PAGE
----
Album: Kick Out The Jams
Year: 1968 (recorded), 1969 (released)
With an overwhelming majority of bands and musicians, often the most difficult task is properly capturing their live sound within a studio environment. In most cases, the more aggressive and intense a bands' stage presence, the tougher it is to accurately represent them on record. This is rarely more true than in the case of the seminal hard rock/punk band, Detroit, Michigan's own, MC5. MC5, short for "Motor City Five," remain one of the most influential bands in both hard rock as well as being widely regarded as one of the first more "traditional" sounding punk rock bands. With their stunning musicianship, highly charged lyrics, and amazingly intense delivery, there are truly few bands that can compare to their sound. It is due to this intensity and spirit that makes it understandable for them to have opted for a live recording to mark their debut release. Recorded on "Devil's Night" and Halloween of 1968 at Detroit's Grande Ballroom, MC5's 1969 debut, Kick Out The Jams, remains one of the most powerful and important albums in music history.
Much like the band itself, Kick Out The Jams brought with it a great deal of controversy. While a number of songs on the album have rather blunt and rousing lyrics, it was one simple word on the title track that caused all of the chaos around the album's release. Though it is now almost cliché, yet one of the most recognizable openings to a song, "Kick Out The Jams" begins with vocalist Rob Tyner yelling, "...right now...right now it's time to...KICK OUT THE JAMS, MOTHERFUCKERS!!!" Obviously, this made the song unplayable on radio, and many stores refused to sell the album due to this phrase being present. Even the bands' record label was opposed to the line, but the band and their management refused to budge. The band even went further, having the line printed on the inside cover of the record, though this version was quickly pulled from stores. The chain store, Hudson's, completely refused to carry the record, and after Tyner took out a newspaper ad, rumored to simply be a photo of himself with the phrase, "Fuck Hudson's" on it, Elektra dropped the band from the label. Due to all of this, there are multiple versions of the album in existence. Some have censored covers, some censored audio, yet a majority of them are, in fact, the original, uncensored version. One quick note is that the great Sun Ra receives a "writer" credit on the album, and this is due to the fact that the lyrics to "Starship" were partially taken from one of his poems.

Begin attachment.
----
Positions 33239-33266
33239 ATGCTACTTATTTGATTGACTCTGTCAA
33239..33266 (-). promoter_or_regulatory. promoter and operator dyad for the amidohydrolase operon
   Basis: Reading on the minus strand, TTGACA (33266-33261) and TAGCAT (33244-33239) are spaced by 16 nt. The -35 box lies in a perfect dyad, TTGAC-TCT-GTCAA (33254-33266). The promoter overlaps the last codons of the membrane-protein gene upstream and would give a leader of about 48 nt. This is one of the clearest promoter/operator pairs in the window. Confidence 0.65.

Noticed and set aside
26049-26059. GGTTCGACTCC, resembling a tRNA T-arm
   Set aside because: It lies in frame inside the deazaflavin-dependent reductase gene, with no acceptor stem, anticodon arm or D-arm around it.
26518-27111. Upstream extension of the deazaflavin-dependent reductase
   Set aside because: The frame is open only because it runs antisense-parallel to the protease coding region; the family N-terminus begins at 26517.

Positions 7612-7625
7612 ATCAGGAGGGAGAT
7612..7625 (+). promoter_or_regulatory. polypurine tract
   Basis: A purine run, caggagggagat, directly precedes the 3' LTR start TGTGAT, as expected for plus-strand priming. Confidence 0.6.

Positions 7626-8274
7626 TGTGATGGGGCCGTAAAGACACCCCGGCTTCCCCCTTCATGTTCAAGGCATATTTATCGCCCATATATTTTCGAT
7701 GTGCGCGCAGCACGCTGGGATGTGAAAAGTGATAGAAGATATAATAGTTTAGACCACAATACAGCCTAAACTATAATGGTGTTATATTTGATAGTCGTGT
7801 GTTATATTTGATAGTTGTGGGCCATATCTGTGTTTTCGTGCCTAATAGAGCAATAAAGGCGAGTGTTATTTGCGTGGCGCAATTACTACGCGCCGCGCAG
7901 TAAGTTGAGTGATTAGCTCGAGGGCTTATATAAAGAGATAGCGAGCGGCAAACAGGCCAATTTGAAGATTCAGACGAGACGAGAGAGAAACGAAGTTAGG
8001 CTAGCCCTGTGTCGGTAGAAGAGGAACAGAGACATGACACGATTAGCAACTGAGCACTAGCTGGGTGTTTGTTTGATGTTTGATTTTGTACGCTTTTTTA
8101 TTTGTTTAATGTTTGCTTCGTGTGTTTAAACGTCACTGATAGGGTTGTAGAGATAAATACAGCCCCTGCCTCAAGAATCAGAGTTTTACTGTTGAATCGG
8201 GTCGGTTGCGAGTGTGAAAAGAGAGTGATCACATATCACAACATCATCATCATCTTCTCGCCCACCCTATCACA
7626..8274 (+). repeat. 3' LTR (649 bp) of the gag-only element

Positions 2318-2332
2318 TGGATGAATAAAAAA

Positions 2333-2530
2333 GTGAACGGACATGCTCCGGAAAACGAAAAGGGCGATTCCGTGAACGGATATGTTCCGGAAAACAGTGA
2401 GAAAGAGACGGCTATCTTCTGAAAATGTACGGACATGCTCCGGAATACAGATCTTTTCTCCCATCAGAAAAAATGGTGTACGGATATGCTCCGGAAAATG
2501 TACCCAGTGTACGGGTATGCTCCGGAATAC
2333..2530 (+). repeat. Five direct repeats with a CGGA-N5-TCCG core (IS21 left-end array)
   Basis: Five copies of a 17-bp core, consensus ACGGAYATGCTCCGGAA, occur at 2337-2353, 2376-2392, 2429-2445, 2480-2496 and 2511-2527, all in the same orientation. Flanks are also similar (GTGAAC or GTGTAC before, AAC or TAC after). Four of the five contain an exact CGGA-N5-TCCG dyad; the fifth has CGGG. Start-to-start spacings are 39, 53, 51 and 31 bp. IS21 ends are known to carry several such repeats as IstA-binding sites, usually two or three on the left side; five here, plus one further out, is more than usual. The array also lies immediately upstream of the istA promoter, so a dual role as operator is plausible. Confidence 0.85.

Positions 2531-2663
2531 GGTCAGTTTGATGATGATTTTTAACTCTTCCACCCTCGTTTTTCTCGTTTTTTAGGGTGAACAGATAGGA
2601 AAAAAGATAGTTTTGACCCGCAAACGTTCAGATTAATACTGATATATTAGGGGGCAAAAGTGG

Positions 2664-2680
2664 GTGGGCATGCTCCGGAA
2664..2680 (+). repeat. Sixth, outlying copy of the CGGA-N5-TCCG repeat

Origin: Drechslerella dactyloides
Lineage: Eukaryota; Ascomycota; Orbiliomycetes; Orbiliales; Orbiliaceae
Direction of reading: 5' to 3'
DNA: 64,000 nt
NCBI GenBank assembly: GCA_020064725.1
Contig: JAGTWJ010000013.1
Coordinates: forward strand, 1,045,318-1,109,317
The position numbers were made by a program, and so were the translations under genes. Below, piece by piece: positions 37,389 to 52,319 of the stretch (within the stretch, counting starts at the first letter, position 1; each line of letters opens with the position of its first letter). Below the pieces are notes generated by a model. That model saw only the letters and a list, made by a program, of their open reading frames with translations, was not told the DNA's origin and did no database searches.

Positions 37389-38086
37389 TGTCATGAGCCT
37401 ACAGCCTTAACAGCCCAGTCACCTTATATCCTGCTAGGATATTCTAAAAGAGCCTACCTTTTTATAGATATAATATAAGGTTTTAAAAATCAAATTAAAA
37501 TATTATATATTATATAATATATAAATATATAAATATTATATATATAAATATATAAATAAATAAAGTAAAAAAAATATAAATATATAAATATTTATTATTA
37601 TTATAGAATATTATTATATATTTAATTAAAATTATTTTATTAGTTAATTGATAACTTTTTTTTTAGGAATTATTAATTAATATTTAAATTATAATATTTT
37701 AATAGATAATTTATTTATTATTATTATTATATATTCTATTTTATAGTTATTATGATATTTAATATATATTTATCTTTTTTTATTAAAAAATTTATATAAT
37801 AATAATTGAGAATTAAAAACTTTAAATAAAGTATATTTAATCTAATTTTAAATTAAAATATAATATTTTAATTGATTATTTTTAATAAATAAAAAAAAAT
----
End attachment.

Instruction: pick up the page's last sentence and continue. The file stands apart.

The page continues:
The music found on Kick Out The Jams is as intense and provoking as the lyrics of the songs. The energy that the band brings explains why they chose to make their debut record a live recording; as it would prove nearly impossible for any of their studio recordings to accurately represent the bands' stage presence. The names of the musicians within MC5 represent some of the most influential and talented names in the history of music. The dual guitars of Wayne Kramer and Fred "Sonic" Smith create a sound that is virtually unmatched anywhere else in music history. Both excelled far beyond their peers in both their technical ability, as well as the sheer force of their sound, and the way in which the two interact with one anothers' playing is nothing short of stunning. Bassist, Michael Davis, was actually the bands' second bass player, yet it is clear why the band chose him, as his sound helps to create half of one of the greatest rhythm sections ever. The other half of this top notch rhythm section is drummer Dennis Thompson. Thompson earned the nickname, "Machine Gun" for the extremely aggressive and fast paced manner of his playing. Thompson's sound and style has had a profound influence on nearly every drummer in hard rock, heavy metal, and punk who came after him. Upon listening to Kick Out The Jams, the early formation of what is now called hard rock and punk rock is quite evident, and it is also clear that MC5 have, by far, some of the most talented musicians that the world has ever heard.